Advent is not an easy season, with its harried pace and busy schedule. Even non-Christians are surrounded by the holiday patterns of shopping, partying, decorating, and hurrying. Many people are haunted by grief: lamenting broken family relationships, deceased loved ones, and failed friendships. Even non-believers may find themselves yearning for connections with God and community that they seldom notice at other times of the year. And so, God offers the gift of steadfast love to the godly and ungodly alike.
The sinful Israelite's are offered hopeful words of comfort. Our reading this week from the second letter attributed to Saint Peter reminds us that God does not want any person to perish. And we are also reminded in Mark’s Gospel that John comes preaching not just repentance, but forgiveness. God’s gift of love is not just for perfect people, not just for loving people, not just for Christians or Jews or Muslims or Buddhists. God’s Christmas gift of love is for all people, so that “all people shall see it together.” We are given this season of waiting as a gift. For in the waiting, we are all invited to hear God’s glorious promise of love.
In the waiting, we are all allowed to grieve absent loved ones and lament unfulfilled hopes. All the while, God is waiting with us— waiting for the godly and ungodly alike to hear God’s tender voice, to perceive God’s constant presence, and to accept God’s steadfast love. In this season of hurriedness and impatience, Peter’s words fall like the water of a soothing fountain: “Regard the patience of our Lord as salvation.” God is in no hurry to force us into a realm of love and peace that we are not prepared to accept and embrace. God awaits the day when we will hear and believe: “The glory of the Lord shall be revealed, and all people shall see it together.”
In our “church world” today we take the concept of a gospel, good news for granted. We have heard the “good news” throughout our lives. Even outside the church, scriptures are quoted and biblical principles are espoused so that it is impossible to escape some level of “gospelisation.” What would it be like to hear the good news for the very first time? What might the stories of Jesus elicit in our hearts and minds had we not heard them over and over since childhood?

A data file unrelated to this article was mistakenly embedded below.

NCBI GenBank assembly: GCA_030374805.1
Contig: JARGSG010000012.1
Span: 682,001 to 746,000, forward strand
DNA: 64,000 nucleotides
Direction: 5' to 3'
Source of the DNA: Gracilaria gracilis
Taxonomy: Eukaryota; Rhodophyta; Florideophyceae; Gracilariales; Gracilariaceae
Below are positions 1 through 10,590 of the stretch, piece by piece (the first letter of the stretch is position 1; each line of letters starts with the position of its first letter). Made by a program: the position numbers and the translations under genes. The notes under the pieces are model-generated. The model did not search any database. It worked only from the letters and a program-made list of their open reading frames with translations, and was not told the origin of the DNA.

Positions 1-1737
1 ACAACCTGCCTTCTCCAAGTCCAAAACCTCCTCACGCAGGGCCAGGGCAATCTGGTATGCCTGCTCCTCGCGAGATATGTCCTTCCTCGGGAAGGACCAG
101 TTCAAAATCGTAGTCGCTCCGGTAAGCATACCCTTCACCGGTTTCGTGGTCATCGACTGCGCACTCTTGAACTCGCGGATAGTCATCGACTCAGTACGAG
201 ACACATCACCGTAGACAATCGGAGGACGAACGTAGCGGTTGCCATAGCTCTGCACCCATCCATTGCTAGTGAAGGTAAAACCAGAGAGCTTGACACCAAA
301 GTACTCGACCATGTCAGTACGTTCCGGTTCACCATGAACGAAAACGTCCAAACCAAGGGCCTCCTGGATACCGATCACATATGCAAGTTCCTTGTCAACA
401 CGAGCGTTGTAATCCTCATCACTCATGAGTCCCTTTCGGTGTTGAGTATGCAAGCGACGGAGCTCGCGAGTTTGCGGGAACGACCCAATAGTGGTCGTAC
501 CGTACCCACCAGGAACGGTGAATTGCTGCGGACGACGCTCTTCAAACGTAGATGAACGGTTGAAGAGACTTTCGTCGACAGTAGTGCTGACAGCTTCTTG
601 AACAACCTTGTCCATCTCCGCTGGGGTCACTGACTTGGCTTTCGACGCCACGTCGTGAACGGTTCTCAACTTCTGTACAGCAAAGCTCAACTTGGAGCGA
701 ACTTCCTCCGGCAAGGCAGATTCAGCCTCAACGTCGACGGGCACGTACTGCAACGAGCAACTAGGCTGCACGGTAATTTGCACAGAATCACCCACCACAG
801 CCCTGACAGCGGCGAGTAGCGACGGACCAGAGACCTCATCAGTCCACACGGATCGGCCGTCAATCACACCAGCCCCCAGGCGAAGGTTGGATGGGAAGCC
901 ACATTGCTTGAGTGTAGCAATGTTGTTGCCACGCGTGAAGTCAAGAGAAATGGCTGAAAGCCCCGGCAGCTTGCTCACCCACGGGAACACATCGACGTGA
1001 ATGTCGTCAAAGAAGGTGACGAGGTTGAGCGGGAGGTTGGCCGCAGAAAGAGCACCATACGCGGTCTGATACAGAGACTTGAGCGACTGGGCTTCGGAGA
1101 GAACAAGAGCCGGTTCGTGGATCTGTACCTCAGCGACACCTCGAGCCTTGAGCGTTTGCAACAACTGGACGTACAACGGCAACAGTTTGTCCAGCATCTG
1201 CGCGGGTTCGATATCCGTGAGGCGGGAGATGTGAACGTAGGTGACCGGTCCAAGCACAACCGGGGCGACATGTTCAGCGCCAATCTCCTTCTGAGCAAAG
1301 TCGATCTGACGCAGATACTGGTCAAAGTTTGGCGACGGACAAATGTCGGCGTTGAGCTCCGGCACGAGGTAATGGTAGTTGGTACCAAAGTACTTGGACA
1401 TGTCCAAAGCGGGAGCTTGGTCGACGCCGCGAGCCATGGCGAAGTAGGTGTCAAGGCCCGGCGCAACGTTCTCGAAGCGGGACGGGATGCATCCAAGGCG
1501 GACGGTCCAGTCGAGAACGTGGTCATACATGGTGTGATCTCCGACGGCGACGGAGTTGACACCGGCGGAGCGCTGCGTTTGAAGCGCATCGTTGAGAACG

In the opinion of most scholars, the gospel ascribed to Mark is the “beginning,” at least of the written form. Truly, it was a “new thing.” Imagine yourself in a life of poverty, locked into a spiral of hard work for little gain, tied to one place for all time, under the sovereignty of a foreign power, denied basic rights and freedoms, and lacking any real hope of change or advance. For some who will read this, that is the life they live and it’s not hard to imagine. For others it is hard to imagine such situations. Yet they still exist all over our world today both overtly and subtly.
It is easy to frame such an existence as futile and desperate. But into such a reality comes a message of possibility, a story of a redeemer and saviour. This is a story of a champion rising from the common herd, someone just like us, but in very significant ways nothing like us at all— a man who possesses the very power and wisdom of God. Could the stories be true? Could the prophesies and promises of the ages come to fulfillment? Was there hope for the oppressed and the downtrodden?
In our modern world, it is difficult to imagine what first-century Jewish people heard when they first received the “good news.” Yet, in our modern world, we can reflect on what we hear as, again and again, we hear the gospel message. Do we hear promise? Do we receive hope? Does the gospel still contain power to transform lives?